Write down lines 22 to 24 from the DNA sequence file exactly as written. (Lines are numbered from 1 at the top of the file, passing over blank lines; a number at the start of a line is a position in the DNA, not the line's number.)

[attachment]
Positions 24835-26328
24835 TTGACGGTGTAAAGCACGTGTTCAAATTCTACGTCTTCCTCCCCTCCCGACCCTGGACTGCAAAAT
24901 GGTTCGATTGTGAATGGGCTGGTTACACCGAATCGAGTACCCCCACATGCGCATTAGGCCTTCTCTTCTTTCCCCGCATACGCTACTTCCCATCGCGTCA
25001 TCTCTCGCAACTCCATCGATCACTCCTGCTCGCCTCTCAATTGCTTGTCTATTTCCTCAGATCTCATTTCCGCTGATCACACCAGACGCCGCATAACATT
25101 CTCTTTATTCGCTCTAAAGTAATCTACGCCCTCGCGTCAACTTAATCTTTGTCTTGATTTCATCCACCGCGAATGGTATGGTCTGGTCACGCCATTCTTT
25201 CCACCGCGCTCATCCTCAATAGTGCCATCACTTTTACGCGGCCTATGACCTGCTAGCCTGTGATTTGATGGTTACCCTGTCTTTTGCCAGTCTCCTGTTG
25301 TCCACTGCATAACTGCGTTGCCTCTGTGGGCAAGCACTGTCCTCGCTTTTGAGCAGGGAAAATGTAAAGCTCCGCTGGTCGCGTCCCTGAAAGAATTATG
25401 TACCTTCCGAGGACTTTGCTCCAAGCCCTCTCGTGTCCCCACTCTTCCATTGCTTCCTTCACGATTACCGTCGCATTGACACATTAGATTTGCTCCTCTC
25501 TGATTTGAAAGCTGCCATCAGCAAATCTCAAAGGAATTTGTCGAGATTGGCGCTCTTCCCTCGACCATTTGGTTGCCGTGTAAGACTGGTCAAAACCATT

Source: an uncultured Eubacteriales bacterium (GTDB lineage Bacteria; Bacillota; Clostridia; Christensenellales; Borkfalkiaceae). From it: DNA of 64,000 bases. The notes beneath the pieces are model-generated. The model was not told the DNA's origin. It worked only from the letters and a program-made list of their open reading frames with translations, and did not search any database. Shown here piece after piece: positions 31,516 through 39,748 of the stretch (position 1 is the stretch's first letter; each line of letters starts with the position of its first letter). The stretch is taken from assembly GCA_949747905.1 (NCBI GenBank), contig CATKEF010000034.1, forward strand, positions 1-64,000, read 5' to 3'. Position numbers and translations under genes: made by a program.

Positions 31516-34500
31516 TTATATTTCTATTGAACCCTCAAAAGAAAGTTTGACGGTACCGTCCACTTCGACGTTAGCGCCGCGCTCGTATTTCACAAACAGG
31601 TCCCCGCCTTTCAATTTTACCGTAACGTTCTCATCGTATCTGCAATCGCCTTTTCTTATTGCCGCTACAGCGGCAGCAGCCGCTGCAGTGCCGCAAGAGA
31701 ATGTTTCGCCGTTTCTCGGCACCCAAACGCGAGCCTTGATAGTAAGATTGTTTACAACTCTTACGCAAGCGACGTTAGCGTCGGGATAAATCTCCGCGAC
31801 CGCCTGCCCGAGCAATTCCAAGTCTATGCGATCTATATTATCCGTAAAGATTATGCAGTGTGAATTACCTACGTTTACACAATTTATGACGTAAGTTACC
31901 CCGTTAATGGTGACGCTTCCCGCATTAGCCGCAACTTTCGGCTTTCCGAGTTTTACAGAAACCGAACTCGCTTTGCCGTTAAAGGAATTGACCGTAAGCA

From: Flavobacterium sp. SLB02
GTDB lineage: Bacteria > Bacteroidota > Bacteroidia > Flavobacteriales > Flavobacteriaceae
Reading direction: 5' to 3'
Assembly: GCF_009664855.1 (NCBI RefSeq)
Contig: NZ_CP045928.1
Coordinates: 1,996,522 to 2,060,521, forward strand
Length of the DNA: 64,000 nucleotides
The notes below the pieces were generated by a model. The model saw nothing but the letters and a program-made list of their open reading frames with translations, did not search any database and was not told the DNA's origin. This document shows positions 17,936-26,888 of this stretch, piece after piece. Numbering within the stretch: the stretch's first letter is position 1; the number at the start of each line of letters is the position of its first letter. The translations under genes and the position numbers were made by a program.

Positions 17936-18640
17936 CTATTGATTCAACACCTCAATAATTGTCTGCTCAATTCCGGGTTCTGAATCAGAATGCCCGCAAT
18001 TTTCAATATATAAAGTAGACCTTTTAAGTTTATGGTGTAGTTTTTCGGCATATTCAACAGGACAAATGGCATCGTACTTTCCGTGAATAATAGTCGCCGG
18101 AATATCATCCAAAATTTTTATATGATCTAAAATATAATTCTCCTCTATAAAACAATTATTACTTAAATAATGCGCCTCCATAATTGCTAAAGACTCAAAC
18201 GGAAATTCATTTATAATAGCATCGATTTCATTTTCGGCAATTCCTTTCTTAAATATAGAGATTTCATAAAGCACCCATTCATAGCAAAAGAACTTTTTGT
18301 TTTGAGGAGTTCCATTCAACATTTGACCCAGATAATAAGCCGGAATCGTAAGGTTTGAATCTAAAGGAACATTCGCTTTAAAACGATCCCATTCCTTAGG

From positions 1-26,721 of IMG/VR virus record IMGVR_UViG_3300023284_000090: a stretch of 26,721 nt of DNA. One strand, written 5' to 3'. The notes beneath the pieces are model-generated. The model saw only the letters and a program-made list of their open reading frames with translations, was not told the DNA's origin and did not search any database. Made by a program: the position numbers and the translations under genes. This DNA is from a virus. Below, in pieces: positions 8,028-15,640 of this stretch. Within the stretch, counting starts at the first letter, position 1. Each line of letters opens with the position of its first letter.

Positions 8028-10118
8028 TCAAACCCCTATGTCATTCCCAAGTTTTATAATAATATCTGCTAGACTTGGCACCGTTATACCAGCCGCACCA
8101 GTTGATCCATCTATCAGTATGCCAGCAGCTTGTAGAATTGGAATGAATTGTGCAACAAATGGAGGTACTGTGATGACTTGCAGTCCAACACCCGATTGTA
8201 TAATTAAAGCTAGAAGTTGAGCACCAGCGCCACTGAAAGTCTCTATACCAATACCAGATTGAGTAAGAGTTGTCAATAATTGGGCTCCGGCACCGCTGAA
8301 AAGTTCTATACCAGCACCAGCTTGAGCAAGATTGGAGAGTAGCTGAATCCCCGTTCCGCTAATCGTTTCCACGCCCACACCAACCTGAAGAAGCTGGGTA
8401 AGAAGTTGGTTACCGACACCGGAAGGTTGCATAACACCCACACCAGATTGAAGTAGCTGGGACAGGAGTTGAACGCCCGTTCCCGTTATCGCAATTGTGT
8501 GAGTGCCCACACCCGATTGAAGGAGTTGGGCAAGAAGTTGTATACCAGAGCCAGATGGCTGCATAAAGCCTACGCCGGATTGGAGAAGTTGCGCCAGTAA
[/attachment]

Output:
Coordinates: 1,996,522 to 2,060,521, forward strand
Length of the DNA: 64,000 nucleotides
The notes below the pieces were generated by a model. The model saw nothing but the letters and a program-made list of their open reading frames with translations, did not search any database and was not told the DNA's origin. This document shows positions 17,936-26,888 of this stretch, piece after piece. Numbering within the stretch: the stretch's first letter is position 1; the number at the start of each line of letters is the position of its first letter. The translations under genes and the position numbers were made by a program.